Water has a soothing effect on me, maybe it’s because I grew up living just a few blocks away from the ocean, but at that moment I knew that being near a stream would help to calm my running mind. I sat by the shore for a few minutes while trying to squeeze the water out of my clogged BeFree filter that had just survived 35 days of riding in the middle of nowhere but was now begging for retirement. I closed my eyes and focused on the sound of the waterfall. I felt at peace.

As I pushed my bike over the hill back to the road, I heard a familiar voice coming my way. “Bora Leo!” (“C’mon Leo!”) I looked back and saw Vinicius Martins approaching with his bright orange rain jacket. Vinicius is a very strong and experienced rider, and an even better human being. He’s one of the main reasons I was able to be at the race in the first place. We began riding together at a solid pace, re-passing everyone who had dropped me in the last hour or so.

My state of mind slowly began to improve as the day went by. I started riding solo again and entered into a long conversation with my inner self about purpose. The conclusion I came to was, from that moment on, I’d look at the race as a fast-paced bikepacking trip, where I’d appreciate the landscape, chat with people, sleep well and take as many photos as I saw fit. Pushing my already fragile mind into a sleep-deprived state would have likely resulted in a DNF on the second day.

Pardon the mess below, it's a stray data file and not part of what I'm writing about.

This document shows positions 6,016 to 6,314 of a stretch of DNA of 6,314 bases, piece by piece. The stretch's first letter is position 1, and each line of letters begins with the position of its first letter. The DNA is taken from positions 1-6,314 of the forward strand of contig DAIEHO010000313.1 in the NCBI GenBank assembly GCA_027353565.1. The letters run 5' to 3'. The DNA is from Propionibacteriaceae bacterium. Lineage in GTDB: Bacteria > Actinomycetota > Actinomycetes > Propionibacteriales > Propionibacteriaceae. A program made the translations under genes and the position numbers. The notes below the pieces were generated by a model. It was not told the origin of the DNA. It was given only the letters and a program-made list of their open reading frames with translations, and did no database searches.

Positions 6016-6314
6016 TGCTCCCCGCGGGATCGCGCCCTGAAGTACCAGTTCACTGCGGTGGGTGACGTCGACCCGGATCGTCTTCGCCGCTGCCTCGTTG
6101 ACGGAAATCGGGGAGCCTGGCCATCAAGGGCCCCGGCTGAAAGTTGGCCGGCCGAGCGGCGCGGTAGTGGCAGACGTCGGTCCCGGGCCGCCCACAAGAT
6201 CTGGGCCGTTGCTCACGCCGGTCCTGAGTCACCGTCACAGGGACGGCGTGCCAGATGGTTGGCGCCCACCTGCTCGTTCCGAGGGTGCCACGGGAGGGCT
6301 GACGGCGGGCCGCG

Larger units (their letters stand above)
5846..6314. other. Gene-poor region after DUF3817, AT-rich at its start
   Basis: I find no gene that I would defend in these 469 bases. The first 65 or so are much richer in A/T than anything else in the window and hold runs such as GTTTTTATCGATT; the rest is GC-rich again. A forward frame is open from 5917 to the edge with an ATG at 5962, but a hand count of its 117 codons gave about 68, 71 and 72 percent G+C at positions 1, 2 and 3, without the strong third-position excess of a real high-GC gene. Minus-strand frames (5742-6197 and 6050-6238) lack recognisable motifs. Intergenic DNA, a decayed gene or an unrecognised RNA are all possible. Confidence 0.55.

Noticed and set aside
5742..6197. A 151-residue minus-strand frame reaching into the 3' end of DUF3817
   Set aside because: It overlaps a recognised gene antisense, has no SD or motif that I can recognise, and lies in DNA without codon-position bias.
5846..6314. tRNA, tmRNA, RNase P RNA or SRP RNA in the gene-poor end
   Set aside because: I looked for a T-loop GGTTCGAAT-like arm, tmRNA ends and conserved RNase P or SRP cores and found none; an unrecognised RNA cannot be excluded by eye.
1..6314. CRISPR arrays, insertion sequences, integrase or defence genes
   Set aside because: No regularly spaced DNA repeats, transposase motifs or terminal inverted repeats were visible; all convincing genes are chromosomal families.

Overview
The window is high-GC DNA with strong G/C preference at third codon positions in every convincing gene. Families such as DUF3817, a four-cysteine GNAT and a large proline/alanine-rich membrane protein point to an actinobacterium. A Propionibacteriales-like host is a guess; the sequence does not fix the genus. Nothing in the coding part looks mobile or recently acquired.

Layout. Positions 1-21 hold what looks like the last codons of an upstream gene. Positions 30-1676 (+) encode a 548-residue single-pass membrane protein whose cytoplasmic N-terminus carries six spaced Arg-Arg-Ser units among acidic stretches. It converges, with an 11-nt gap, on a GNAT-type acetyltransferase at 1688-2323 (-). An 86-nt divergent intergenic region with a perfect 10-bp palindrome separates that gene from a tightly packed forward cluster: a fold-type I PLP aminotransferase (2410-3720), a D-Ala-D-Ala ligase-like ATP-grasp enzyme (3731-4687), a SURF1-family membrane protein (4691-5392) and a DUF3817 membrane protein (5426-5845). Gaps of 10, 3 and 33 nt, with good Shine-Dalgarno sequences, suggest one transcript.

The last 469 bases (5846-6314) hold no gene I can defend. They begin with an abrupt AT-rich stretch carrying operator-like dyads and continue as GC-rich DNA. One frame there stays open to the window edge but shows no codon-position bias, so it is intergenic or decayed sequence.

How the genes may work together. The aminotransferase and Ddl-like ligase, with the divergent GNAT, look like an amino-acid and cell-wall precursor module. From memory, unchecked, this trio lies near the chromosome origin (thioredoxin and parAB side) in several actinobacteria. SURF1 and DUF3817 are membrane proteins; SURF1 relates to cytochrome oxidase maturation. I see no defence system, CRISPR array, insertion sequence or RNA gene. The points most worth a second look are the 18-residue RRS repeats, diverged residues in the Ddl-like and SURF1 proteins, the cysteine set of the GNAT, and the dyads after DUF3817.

I plugged my iPod Shuffle in and got lost in the sound of 70’s and 80’s rock tunes. There’s something nostalgic and comforting about that music that transports me to my childhood; Iron Maiden, Rush, Bad Religion, The Cult, INXS—they have all played an important role in my upbringing. Listening to them through this 2013 device while riding ultra distances has become a ritual I look forward to every time.

Under the influence of heavy metal, I made ground and finally arrived at the first checkpoint at kilometer 220 under pouring rain. It had been raining for hours and the temperature had dropped considerably. My feet and hands were numb, but my body was completely dry, making me thankful for my choice of mountaineering waterproofs instead of race fit clothing. I got my race passport stamped at 21:15, and hurriedly asked,

“¿Hay comida?”
“Si, mucha!” a lady replied with an excited smile on her face.

I entered a barn-like structure filled with straw on the floor and animal heads hanging on the walls. There were about forty “semi-dead” cyclists laid on the ground, probably regretting their life choices while failing to fall asleep. I stood in line for almost an hour to order food, shaking from the cold and wet.

“Buenas noches. Para mi una sopa, una hamburguesa italiana y un espagueti a la boloñesa porfas…tengo mucha hambre, jaja”.

I had made it to where I’d hoped to end day one. I found an empty floor space in between the tables on the soft strawy ground and laid my emergency bivy and inflatable pillow. I removed my bibs and passed out without setting an alarm.